Our Cost Calculator 

When determining the cost for a core or mold, we typically take the L x W x H dimensions of the to-be-printed piece’s bounding box in cubic inches and multiply them by $0.13. If we don't have to clean the core or mold and can ship it exactly how it comes out of the box, we multiply the amount by $0.11 per cubic inch. Our minimum printing charge is $450.00.

Hoosier Pattern is an industry leading innovator and manufacturer. We pride ourselves in elevating our work and our customers with quality, cost-effective solutions, meaning great castings and quick turnaround times. Contact us today to get started.

Prototyping with Sand Printing

Creating Prototypes with Sand Casting 

The process of sand casting has been the same for hundreds of years. First, a pattern is placed in sand to create the mold and a gating system of some type is incorporated for the molten metal to flow into the mold. The pattern is then removed and the cavity is filled with molten metal. After the metal has cooled, the sand is broken away and the casting is removed.

Although Hoosier Pattern started as a traditional pattern shop—machining and building these patterns while becoming an industry leader—there was more to be explored within the sand casting world. Patterns are reusable and perfect for production use, but what about low volume productions or prototypes?

Back in 2013, Hoosier Pattern bought their first 3D sand printer, expanding their capabilities to more than just hard tooling. Five years later, Hoosier Pattern now has three sand printers in house and is more equipped than ever to provide prototypes.

How It Works

The 3D sand printing process is fairly simple and works as a normal 3D printer would. A CAD file is plugged into the machine and a layer of sand goes across a large job box (70.9 x 39.37 x 27.56"). Binder is then dropped where the part is to be made—the binder joins the sand together and, after layers of this repeated process are bonded together, the mold is formed and extracted from the job box. The created mold is then cleaned and sent to the foundry to be poured within 10 days of receiving the purchase order.

Benefits to 3D Sand Printing

There are two big benefits to 3D printing prototype molds and cores—cost and time.

Traditional pattern making is expensive and it can take months to get your first casting and maybe realize it's not even what you want. Under strict timelines, this may only give engineers and designers a couple of tries to get it right. With 3D printing, a customer can have a casting in a matter of days if needed. Depending on the size of the mold or core, multiple versions of a prototype can be printed at once in the same large job box and sent to the foundry together for maximum use of time.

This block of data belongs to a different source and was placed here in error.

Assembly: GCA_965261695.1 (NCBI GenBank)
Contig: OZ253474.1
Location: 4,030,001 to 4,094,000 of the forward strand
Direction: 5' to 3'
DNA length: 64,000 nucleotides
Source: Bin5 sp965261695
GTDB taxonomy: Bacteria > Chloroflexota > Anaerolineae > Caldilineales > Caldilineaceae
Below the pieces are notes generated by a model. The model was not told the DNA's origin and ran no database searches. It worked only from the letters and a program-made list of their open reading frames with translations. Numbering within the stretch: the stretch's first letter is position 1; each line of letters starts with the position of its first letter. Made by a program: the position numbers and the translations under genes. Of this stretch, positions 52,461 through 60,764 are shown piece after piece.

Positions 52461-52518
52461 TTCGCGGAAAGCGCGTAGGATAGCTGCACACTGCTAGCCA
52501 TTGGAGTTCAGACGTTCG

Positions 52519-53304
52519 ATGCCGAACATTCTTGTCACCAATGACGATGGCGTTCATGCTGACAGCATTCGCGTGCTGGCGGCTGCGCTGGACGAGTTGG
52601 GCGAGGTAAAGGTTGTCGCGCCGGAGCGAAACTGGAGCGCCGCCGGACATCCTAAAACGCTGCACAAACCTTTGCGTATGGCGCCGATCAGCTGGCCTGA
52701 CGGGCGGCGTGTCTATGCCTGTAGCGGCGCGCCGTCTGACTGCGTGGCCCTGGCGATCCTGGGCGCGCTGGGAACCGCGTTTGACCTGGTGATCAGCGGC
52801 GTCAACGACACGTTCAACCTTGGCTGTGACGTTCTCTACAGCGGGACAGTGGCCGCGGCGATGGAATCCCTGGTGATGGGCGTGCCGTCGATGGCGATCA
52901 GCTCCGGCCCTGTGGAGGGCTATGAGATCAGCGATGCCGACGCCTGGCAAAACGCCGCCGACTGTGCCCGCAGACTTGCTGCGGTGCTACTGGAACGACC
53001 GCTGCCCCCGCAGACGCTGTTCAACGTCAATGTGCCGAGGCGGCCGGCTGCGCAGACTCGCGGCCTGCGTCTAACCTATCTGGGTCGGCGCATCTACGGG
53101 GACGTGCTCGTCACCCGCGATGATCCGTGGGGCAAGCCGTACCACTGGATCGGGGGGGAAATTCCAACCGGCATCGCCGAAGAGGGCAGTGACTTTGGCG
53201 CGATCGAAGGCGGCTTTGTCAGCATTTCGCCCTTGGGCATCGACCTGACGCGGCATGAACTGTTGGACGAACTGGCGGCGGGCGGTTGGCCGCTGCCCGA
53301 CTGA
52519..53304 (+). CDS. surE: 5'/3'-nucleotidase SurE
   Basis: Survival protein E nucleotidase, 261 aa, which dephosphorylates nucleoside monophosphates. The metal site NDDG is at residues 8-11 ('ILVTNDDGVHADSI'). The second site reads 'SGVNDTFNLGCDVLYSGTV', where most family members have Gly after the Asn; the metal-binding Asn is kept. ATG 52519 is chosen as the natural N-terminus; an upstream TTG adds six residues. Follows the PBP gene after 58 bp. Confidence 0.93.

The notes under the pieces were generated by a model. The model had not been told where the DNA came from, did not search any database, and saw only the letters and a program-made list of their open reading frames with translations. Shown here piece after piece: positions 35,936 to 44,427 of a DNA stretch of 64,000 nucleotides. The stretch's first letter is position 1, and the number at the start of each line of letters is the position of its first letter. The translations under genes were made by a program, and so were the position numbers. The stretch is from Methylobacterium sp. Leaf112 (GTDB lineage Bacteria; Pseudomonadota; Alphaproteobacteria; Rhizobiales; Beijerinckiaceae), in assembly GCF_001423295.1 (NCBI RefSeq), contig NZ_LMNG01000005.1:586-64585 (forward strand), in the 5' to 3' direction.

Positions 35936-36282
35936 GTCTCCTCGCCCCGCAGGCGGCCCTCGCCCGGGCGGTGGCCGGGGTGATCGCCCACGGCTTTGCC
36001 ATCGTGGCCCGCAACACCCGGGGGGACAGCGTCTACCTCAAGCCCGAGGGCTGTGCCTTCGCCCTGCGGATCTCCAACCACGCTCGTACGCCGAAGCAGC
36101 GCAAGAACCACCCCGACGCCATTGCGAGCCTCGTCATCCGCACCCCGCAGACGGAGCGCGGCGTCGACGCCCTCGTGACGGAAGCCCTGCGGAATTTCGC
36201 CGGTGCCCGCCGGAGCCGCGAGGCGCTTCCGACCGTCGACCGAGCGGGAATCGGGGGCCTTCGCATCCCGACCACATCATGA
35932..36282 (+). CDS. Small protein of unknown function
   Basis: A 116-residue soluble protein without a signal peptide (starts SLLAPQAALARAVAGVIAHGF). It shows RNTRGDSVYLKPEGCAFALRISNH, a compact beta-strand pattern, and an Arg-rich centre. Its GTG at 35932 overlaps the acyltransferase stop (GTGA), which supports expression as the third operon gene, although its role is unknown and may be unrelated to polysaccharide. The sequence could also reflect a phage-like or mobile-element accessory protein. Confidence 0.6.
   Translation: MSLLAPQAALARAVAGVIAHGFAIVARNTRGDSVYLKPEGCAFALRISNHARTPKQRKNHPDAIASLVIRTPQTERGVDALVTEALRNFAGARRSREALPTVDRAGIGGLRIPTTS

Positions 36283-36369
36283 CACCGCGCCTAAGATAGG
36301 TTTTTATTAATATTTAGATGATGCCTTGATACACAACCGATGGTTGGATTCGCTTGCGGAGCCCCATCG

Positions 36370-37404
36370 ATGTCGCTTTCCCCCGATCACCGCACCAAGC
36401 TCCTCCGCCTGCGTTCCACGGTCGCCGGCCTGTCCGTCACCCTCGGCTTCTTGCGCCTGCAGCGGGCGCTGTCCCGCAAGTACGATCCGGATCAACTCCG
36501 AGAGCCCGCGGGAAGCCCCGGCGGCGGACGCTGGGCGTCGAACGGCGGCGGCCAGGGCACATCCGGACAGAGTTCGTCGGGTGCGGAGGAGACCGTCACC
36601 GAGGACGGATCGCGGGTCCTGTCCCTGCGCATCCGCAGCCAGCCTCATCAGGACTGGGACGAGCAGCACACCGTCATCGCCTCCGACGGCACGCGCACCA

Hoosier Pattern's method of 3D sand printing allows a customer to print multiple versions of the same prototype at the same time because we aren't committed to tooling. Within a short amount of time, multiple designs can be printed, poured, and tested, allowing for additional alterations or decisions to be made on even a shorter timeline.

Manufacturability is another gain when it comes to 3D printing. Designers are free to castings made true to design and designs don't need to be altered or compromised by manufacturability. Complex cores that would normally need assembly can be printed as one piece. Cores can also be printed with a hollow interior, allowing gas to escape or a core to collapse if need be—this achieves high-quality internal passage systems for castings.

Additionally, 3D printing has the potential to highlight issues that—in situations of traditional tooling—may not normally come up until the molds are moved into production. Finding these issues earlier in the timeline and after fewer resources have been spent help prevent these errors from surfacing for the first time further along in the project timeline, saving time and money in the end.

Every great product started as multiple prototypes that helped shape, adapt, and perfect the final product. Prototypes are essential in detecting problems, testing to see where improvements can be made, and ultimately making the final product more useful to the end user. 3D printed sand is not directed at a certain industry or a particular customer—this technology can be used by a wide range of customers from various backgrounds and industries of all levels.

Hoosier Pattern is a boundary-breaking industry leader—we take pride in elevating ourselves and our customers to top-notch solutions, meaning higher quality castings and quicker turnaround times. Contact us today to learn more or take the first step toward working with us.

3D Sand Printing vs Traditional Tooling

The Benefits of 3D Sand Printing 

Hoosier Pattern opened its doors in 1997 as a traditional pattern shop. Over 20 years later, HPI has become an industry leader as a premier pattern shop and—as of 2013—an additive manufacturer as well. Hoosier Pattern is one of the only shops in the United States that has both rapid prototyping and hard tooling capabilities. Many customers come to HPI and ask how they can determine whether to 3D print something versus having a tool built for their project.